In a previous experiment, my father and I changed the color of diecast cars by placing them in fabric dye. A recent visit from my father allowed us to undertake the next experiment in our dyeing journey with some new ideas from my colleague Lou Valente. With the information gained from the first experiment and some new ideas, we were hoping to produce better results than we had in the first experiment.
For this reason, we planned to use only the powdered version of the dye, and concentrate on yellow and blue colors only. We also want to allow for the possibility of adding more vinegar, using acetone, and permit keeping the liquid heated during the dyeing.
How to handle the liquids?
We want the combination of water, vinegar and acetone to result in 1 cup of liquid. This would suggest that I add these factors to the design as mixture factors. However, water can be treated as a slack variable: I want at least half of the liquid composed of water, and I don’t mind if some runs are entirely water. I’m really curious in this experiment if there is any benefit in using acetone or vinegar. I ultimately decided to include vinegar and acetone as (constrained) continuous factors.
I still wanted to vary the time and dye amount, so here is our final list of factors:
As mentioned above, we want at least half of the liquid to be water. This necessitated adding a constraint so that vinegar + acetone is not more than 50% of the liquid. Because the boiling point of acetone is so low, I also wanted to not add additional heat when there was acetone.
This is straightforward to do using Disallowed Combinations, particularly with the Disallowed Combinations Filter in JMP 12. To disallow the vinegar and acetone taking up more than half of the liquid, I select acetone and vinegar from the filter, and right-clicked one of the two factor names, choosing Combine -> Sum.
And, I used the combined variable to disallow values greater than 50.
I wanted additional heat to disallow acetone > 0, but the filter will give acetone >=0. A handy tip is that if you use the Disallowed Combinations Filter and use Save Script to Script Window, the disallowed combination from the filter is converted into a Disallowed Combinations Script. To handle the acetone and heat issue, I selected additional heat = yes, and put in a small number (0.1) for acetone simply to get the structure of the disallowed combination.
I manually changed the value for acetone to disallow values greater than 0 in the script for when there is additional heat, and reran the script. I’ve also found this tip useful for creating lengthy disallowed combinations where I have similar patterns and just want to change variable names.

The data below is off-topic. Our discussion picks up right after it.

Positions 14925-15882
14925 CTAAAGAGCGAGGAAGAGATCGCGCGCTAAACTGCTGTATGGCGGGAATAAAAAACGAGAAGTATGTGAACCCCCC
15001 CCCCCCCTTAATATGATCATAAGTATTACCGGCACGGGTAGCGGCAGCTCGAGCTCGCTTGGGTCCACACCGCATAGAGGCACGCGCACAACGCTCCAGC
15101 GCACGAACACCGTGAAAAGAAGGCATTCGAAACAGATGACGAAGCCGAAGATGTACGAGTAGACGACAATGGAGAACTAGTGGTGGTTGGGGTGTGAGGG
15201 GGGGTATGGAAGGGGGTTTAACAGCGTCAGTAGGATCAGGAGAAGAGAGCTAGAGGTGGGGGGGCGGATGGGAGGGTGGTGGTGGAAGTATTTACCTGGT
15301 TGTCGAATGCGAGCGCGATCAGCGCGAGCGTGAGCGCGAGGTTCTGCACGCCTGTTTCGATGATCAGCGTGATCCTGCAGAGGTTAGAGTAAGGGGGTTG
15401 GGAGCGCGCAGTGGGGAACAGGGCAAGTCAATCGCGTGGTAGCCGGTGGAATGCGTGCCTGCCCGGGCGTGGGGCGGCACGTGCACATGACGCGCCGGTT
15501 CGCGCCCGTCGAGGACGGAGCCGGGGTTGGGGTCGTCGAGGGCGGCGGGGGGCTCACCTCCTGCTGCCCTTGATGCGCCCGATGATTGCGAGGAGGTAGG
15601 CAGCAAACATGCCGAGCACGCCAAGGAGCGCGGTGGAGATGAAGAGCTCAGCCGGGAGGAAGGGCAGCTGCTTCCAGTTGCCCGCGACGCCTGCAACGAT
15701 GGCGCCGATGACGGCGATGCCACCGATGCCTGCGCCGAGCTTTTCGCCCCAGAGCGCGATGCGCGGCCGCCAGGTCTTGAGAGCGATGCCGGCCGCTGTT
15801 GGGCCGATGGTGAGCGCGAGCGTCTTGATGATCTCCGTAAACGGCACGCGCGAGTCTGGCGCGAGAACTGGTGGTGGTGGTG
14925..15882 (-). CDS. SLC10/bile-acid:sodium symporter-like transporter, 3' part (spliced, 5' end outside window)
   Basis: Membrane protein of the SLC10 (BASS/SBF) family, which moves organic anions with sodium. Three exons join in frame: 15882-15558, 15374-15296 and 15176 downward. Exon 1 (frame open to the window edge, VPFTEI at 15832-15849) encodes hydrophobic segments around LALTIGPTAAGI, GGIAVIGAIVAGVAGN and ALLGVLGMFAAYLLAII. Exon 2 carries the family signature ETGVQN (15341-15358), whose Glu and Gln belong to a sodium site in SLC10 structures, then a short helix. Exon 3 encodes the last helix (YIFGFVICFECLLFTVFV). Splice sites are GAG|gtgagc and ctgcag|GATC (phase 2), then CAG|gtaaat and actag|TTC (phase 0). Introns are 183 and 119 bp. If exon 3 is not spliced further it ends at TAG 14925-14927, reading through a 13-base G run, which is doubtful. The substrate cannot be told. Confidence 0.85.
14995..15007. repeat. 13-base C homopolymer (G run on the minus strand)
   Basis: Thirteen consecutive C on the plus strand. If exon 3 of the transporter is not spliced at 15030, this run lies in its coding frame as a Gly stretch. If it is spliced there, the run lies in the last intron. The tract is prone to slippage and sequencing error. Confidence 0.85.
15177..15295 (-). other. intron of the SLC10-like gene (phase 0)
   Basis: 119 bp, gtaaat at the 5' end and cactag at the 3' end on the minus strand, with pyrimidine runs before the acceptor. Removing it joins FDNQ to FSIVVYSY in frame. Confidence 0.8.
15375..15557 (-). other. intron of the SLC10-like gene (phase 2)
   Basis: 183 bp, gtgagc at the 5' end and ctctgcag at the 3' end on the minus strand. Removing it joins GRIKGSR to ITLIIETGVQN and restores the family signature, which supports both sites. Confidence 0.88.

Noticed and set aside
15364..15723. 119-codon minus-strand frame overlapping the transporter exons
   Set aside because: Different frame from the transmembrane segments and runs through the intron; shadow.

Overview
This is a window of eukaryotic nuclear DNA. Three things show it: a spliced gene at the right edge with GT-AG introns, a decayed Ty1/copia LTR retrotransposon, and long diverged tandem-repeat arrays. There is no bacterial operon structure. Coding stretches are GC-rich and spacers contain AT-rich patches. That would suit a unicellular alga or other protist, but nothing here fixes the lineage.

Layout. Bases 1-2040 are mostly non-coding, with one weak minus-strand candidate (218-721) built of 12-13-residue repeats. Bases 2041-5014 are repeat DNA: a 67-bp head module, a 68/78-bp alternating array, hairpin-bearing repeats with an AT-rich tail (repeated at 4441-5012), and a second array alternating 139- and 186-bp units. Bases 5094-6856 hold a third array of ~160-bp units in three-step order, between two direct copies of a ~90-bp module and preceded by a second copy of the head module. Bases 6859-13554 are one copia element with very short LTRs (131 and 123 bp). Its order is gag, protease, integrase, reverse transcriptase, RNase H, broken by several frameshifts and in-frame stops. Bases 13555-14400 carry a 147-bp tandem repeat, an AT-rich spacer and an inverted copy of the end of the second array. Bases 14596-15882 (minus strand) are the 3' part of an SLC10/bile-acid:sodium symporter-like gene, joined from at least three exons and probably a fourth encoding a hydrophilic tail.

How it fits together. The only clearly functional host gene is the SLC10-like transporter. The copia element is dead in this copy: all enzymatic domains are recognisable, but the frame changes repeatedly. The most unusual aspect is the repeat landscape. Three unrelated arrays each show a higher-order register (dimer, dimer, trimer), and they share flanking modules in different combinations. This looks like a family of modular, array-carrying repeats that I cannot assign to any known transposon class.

In the previous experiment, I included the vehicles in the design using covariates. This time, I could treat them as random blocks in the design phase, which can be done under the Design Generation tab before making the design.
I budgeted 16 runs in random blocks of size 4 (I had four of four different vehicles). In addition to the main effects, I added the interaction for vinegar and acetone, since it allowed me to consider cases where I had some of both mixed with the water. I could now make the design, but…
Choice of optimality criterion
The default optimality criterion for this case would be D-optimality. However, the two constraints for this design are going to cause issues with effects being correlated – not only those in the model, but those that I have not included. I can look at the impact of effects listed in the Alias Terms outline and how they can bias the effects in my model by looking at the Alias Matrix after the design is created.
After some discussion with Bradley Jones and some design evaluations, I ultimately decided to go with an alias optimal design. The estimation efficiency was similar for both designs, with the confidence interval for additional heat about 40% larger (due to the restriction with acetone) than an orthogonal design, while the confidence interval for vinegar and acetone terms are about 160%-180% larger (not surprising because of the constraint).
The D-efficiency of the alias optimal and D-optimal for the fixed effects was about 64%, while the sum of squared terms in the alias matrix was higher in the D-optimal design (around 13 vs. 10). This means the alias optimal design provides more protection for estimating the main effects in the case that important two-factor interactions are missing from the model. I can choose this option from the red triangle menu by selecting Optimality Criterion -> Make Alias Optimal Design.
Now I can set the “Group runs into random blocks of size:” to 4, and the number of runs to 16:
I’ll share the results next time, but I can say some did not turn out well, such as melted plastic on the base of the left car:
On the other hand, others were more successful than we had hoped:
Thanks for reading!
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